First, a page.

Candyman (1992) - A couple weeks ago I was listening to a rather drunken episode of Killer POV podcast, they were drunk not me. In that episode @RebekahMcKendry was praising Candyman as one of her all time favorite horror movies. At the time I thought "Candyman? Really?" I knew the film existed but couldn't really say I had any recollection of it at all. Lead Tony Todd has become a horror icon but the convention industry has made many horror actors more popular than one would expect. Still Rebekah's enthusiasm for Candyman made me put it on my review list. The question is how can someone who loves horror movies have missed this film for so many years? Well maybe not missed, one of the reasons for starting this blog was to document where memory fails. 1992 was a time where my wife and I had just had our daughter Joy (now a brilliant law student) and we were very into our own family experiences, so it is not beyond the realm of possibility that I just never saw this movie. Still in watching it recently I had this strange feeling that I had seen it before. The imagery is definitely somewhere in my addled brain. Viewing this film was a great experience. It is great to be surprised by good horror and when it is horror that has been around for twenty plus years even more so. I watch a lot of older horror and have substantially filled in the gaps of my horror viewing family tree. Revisiting this film is like reconnecting to that cousin who you have great rapport with but only see at family reunions.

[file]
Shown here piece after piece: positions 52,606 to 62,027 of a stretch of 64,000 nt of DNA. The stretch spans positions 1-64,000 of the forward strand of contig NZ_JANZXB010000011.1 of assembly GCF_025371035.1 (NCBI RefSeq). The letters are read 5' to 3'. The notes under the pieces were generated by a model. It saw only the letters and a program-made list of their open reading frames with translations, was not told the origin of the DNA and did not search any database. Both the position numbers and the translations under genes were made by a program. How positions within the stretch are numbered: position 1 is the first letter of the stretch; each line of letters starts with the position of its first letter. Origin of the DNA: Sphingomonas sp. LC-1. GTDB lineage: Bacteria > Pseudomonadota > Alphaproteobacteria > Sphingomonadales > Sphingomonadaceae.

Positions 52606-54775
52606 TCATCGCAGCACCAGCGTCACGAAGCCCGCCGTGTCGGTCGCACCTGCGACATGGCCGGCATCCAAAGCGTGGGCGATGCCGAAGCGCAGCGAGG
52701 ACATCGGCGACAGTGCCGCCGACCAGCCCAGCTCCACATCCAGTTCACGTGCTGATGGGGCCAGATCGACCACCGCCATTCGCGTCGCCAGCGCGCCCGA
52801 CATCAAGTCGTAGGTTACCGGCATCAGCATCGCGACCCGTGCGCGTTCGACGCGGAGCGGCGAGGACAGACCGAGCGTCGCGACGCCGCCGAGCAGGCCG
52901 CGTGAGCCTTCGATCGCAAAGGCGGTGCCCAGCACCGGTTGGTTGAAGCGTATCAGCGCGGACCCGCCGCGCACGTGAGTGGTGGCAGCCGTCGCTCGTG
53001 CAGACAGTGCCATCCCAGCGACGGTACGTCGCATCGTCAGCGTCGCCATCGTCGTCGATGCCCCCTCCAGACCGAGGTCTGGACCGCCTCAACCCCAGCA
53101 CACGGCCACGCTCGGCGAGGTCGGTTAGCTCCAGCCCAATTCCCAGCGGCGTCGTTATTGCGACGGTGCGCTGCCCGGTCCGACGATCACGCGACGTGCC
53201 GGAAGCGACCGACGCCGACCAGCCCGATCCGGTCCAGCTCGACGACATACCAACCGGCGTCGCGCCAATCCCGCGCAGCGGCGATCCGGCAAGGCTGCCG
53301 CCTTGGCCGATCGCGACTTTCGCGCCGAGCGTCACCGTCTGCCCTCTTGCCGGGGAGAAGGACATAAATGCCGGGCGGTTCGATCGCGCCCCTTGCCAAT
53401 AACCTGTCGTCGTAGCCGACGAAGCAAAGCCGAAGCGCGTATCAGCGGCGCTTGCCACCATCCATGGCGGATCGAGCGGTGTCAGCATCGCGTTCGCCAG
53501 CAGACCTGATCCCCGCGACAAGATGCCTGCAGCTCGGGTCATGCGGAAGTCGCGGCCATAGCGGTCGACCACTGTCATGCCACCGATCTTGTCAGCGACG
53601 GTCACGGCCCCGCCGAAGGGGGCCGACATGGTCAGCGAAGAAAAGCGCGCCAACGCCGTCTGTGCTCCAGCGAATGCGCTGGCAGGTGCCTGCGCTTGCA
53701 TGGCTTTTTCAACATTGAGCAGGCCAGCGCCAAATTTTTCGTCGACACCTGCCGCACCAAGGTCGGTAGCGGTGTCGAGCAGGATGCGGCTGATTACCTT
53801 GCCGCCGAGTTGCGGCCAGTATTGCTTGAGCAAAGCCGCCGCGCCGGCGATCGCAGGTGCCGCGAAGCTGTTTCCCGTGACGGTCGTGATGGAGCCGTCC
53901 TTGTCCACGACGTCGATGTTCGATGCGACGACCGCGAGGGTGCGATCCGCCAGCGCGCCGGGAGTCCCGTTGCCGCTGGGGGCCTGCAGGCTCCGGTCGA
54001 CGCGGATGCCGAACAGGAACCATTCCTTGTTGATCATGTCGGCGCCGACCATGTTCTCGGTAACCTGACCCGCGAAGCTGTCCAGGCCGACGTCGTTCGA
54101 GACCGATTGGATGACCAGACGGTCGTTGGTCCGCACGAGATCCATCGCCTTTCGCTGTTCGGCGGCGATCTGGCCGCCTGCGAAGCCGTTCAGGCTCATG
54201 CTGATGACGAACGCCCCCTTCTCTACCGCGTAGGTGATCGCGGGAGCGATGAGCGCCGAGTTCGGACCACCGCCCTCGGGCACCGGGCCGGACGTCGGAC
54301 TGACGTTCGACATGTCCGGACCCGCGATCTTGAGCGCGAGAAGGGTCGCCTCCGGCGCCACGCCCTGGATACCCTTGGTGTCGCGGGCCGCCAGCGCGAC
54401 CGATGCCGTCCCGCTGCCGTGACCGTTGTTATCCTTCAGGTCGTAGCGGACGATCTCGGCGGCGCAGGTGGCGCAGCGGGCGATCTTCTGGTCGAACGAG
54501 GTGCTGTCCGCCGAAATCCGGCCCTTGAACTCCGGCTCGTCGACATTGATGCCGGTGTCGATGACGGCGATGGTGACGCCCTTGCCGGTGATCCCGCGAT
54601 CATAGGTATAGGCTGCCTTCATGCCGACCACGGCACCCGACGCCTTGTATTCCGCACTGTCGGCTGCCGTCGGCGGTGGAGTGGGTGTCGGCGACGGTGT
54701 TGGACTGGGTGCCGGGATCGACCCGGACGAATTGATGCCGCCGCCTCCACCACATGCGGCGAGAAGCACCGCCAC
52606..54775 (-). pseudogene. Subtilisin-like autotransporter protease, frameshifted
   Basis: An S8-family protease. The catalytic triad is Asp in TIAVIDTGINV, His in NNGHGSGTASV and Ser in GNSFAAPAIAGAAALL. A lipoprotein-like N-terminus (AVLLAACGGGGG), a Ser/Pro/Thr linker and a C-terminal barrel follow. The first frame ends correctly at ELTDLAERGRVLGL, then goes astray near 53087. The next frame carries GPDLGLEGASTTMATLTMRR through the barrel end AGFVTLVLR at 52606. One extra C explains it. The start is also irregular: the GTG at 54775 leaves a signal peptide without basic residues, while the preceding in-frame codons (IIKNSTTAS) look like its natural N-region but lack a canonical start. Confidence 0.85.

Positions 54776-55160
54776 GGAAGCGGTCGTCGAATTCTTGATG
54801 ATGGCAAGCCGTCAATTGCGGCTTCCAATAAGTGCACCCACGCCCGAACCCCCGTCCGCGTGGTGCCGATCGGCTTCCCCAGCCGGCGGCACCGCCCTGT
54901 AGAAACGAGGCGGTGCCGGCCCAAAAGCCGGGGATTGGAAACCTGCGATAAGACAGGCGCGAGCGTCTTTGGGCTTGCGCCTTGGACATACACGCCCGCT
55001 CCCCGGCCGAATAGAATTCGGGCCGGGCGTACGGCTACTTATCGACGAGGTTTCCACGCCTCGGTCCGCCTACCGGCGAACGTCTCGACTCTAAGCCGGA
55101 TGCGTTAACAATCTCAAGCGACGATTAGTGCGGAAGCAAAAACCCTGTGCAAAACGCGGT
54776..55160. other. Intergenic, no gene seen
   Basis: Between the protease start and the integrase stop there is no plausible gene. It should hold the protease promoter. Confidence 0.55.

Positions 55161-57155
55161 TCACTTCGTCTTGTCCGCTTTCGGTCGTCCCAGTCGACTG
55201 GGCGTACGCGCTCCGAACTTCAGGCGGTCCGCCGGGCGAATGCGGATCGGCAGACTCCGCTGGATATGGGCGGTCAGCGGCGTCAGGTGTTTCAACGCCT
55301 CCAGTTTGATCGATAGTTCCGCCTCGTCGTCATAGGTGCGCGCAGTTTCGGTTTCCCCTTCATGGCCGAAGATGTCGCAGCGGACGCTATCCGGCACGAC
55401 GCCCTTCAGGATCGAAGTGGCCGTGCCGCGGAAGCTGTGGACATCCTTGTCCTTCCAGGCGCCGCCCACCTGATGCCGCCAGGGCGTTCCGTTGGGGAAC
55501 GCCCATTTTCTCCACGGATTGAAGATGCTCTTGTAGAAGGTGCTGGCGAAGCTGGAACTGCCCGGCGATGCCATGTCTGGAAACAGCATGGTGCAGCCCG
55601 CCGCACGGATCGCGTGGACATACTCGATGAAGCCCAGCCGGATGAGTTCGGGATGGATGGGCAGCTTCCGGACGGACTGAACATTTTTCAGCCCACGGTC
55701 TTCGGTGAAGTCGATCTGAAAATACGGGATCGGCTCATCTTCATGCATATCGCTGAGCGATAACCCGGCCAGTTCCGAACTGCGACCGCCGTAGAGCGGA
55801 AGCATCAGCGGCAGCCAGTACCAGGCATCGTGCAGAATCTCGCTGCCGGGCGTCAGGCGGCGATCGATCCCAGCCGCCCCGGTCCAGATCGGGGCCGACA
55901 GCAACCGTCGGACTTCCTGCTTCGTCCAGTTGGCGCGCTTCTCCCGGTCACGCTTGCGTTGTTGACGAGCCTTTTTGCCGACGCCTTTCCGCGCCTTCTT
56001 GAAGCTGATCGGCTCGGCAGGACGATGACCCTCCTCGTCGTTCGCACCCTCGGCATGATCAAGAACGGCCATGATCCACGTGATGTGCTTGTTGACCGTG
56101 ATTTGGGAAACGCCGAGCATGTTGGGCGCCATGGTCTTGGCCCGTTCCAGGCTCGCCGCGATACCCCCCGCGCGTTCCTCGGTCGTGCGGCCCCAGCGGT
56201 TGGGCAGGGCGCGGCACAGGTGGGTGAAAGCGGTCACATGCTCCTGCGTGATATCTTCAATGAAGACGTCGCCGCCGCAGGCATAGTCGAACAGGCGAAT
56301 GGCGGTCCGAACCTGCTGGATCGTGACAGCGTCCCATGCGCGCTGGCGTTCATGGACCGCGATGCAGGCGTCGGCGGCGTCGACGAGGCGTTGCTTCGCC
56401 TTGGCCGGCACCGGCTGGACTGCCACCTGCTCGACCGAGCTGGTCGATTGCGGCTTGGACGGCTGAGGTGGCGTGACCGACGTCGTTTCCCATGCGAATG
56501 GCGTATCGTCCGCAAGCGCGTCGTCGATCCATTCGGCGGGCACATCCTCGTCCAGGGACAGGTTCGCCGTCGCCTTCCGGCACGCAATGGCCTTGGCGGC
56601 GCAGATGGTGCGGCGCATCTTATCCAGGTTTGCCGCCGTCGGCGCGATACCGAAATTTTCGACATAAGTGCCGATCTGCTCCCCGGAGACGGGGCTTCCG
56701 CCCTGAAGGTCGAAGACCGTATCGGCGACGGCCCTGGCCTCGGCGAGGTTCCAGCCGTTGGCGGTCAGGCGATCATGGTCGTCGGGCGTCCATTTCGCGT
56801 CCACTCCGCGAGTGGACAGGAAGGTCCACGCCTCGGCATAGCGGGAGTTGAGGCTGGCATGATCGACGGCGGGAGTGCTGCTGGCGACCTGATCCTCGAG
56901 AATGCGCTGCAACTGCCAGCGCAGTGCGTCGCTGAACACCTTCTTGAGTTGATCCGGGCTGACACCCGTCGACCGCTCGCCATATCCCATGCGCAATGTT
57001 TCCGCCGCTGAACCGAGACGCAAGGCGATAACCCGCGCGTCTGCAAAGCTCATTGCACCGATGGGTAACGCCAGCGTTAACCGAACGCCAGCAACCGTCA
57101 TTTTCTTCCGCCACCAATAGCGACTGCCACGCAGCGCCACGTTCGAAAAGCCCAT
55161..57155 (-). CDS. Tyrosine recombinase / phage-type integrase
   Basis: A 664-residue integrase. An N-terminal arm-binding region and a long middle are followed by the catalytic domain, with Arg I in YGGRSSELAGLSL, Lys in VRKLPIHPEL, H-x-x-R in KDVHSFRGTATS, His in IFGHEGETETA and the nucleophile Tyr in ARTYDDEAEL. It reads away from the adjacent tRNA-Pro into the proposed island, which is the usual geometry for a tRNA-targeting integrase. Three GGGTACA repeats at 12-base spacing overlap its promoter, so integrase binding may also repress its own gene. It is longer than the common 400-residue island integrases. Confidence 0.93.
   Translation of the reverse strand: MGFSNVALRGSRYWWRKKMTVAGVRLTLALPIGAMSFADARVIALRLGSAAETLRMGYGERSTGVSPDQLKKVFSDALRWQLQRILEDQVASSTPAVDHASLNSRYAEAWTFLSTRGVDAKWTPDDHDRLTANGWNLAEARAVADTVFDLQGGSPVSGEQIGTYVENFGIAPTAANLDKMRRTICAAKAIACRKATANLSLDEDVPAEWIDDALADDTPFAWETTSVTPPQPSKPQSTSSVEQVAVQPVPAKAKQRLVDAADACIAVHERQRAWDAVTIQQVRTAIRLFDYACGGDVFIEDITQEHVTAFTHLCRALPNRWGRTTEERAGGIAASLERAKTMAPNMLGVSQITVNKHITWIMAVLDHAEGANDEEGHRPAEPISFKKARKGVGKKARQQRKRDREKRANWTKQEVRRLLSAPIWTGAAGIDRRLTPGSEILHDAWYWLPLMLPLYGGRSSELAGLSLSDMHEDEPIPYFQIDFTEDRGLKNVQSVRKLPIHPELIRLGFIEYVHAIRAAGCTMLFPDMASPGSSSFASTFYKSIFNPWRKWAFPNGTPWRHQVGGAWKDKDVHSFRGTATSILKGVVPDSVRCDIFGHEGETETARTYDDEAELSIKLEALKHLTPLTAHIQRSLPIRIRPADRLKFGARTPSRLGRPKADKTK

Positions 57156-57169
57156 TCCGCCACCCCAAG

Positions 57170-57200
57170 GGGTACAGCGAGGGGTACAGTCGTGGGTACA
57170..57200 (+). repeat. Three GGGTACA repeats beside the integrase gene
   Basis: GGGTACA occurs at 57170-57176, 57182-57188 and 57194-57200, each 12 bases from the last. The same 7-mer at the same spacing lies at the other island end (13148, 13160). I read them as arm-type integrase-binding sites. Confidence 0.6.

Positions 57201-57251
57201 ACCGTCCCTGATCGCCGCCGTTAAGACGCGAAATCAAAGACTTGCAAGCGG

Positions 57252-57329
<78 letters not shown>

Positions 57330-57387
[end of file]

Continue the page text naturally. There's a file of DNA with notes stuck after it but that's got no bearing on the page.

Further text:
Candyman created the first black horror icon in Tony Todd's growling desire filled portrayal of the titular character. In an interview with director Bernard Rose the Independent newspaper the story is shared of how in pre-production the backers of the film grew uneasy about whether a black "monster" would be seen as racist. Rose said in that interview 'I had to go and have a whole set of meetings with the NAACP, because the
producers were so worried, and what they said to me when they'd read the
script was 'Why are we even having this meeting? You know, this is just
good fun.' Their argument was 'Why shouldn't a black actor be a ghost?
Why shouldn't a black actor play Freddy Krueger or Hannibal Lector? If
you're saying that they can't be, it's really perverse. This is a horror